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How Long Does Chilli Last Once Cooked?

With its impeccable belly-warming qualities, the chilli con carne (or chilli for short) is my favourite Mexican dish. Best of all, you don’t have to prepare small portions every day. You can cook a large pot, store it in the fridge, and enjoy that heavenly dish in the following days!

But the question begs itself, how long does chilli last once cooked? If cooked well, it should stay intact for 3–4 days. If you store it in the freezer, it can last for up to 4–6 months — a fascinating duration for a dish that contains meat, vegetables, and herbs!

Are these durations always guaranteed? How can you know if the chilli goes bad? And most importantly, what factors can accelerate the spoilage process? That’s what I’ll answer in this article. Let’s see!

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First of All, Why Do We Store Cooked Food In the Fridge?

To understand the proper way to store chilli, or any cooked food in general, you should first know what makes them spoil.

As you might already know, everything around us, including the air we breathe, contains different species of bacteria and mould spores. But luckily, these pathogens aren’t numerous enough to cause diseases.

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Cooked vs. Uncooked Food

Uncooked food is equipped with robust defense lines that stand their ground against the pathogens floating in the air, which is why they stay edible for a longer time. But when you cook this food, you inadvertently demolish these defenses. And you also infuse it with moisture, which is the ideal growth medium for almost all microorganisms.

So, when you leave any cooked dish outside the fridge, the bacteria and mould will infest it and devour its nutritional content. In turn, they’ll produce toxic byproducts that will cause varying degrees of food poisoning if eaten.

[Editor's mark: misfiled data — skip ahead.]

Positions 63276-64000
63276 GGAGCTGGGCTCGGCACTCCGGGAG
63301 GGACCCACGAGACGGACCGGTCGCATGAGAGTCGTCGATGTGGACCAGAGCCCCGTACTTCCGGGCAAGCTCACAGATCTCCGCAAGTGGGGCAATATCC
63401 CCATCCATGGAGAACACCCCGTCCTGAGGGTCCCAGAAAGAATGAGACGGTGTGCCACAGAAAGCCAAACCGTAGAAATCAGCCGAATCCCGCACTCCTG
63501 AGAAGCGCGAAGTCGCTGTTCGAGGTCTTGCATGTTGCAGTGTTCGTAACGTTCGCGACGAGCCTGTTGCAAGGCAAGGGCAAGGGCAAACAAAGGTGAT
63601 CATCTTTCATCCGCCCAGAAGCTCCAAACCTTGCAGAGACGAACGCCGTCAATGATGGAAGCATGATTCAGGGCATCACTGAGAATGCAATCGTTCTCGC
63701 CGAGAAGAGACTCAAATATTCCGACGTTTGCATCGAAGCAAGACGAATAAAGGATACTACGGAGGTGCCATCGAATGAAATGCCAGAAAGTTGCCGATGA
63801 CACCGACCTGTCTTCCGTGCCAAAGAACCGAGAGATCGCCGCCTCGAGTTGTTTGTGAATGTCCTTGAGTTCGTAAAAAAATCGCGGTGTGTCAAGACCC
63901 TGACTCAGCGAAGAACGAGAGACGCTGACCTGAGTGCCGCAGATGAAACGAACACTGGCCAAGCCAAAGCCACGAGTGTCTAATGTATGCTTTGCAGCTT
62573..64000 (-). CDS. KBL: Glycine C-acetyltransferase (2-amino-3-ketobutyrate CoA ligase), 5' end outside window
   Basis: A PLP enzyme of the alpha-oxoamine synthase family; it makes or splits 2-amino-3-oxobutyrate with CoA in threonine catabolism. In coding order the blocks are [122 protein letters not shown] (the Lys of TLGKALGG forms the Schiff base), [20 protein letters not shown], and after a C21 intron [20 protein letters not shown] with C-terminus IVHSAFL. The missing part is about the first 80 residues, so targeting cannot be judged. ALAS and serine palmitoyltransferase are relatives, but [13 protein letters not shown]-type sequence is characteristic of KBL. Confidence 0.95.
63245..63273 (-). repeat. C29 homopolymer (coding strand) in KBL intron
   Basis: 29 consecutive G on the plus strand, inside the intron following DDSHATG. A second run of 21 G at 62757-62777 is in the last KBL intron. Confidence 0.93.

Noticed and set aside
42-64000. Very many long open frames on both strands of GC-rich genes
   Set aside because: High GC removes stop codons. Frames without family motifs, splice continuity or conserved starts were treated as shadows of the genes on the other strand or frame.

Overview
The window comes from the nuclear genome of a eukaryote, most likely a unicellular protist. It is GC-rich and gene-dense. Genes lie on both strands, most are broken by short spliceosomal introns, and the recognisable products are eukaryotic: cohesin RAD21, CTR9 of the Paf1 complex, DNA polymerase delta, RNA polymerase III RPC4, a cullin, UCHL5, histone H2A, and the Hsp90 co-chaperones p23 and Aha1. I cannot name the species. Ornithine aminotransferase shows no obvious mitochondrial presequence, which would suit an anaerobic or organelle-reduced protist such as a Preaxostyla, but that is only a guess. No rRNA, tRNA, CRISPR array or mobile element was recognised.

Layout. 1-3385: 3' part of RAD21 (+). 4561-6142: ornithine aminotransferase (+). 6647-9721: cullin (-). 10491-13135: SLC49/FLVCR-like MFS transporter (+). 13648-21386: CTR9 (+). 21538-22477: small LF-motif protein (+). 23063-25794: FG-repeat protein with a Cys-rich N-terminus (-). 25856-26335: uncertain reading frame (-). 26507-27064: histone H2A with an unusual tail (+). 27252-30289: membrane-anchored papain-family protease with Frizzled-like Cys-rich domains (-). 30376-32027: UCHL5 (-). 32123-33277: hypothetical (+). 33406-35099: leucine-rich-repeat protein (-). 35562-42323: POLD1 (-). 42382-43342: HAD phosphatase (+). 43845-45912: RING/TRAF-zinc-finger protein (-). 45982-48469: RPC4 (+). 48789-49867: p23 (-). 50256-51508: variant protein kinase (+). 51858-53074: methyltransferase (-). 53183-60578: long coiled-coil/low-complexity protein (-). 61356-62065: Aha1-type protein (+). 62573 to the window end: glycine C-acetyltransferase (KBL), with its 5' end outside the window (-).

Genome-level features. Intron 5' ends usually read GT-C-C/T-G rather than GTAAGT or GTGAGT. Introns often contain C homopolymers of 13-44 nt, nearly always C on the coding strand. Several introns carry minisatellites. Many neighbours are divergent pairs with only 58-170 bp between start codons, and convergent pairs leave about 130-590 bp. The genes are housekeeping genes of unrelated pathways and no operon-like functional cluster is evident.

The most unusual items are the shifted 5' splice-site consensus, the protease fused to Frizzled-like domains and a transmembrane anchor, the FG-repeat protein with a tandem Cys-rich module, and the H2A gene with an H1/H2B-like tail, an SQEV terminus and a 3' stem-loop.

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The Danger Zone

The United States Department of Agriculture (USDA) says the pathogenic organisms multiply at the fastest rate within 40 °F and 140 °F, which is commonly known as the “Danger Zone”.
Based on that information, your chilli must be stored in one of the following conditions:

  • At or above 140 °F: With preheated steam tables, chafing dishes, slow cookers, and warming trays.
  • At or below 40 °F: Inside the refrigerator or freezer.

But what if you have to leave your chilli inside the Danger Zone? Generally, you shouldn’t leave it for more than two hours. If you live in an area with an average temperature higher than 90 °F, you shouldn’t leave your food outside the fridge for more than one hour.

Why? Well, as the temperature increases, the bacteria can multiply faster, increasing the likelihood of food poisoning in a shorter time.

So, How Should You Store Your Chilli?

After you cook your chilli, let it cool to room temperature, and then pour it inside an airtight container and put it inside the fridge.

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It’s important to ensure that no air can slip underneath the container’s lid because oxygen causes food to spoil faster by breaking the organic compounds and encouraging bacterial growth.

Remember, if you can’t refrigerate it right away, don’t wait for more than two hours, or one hour if you’re living in a hot area.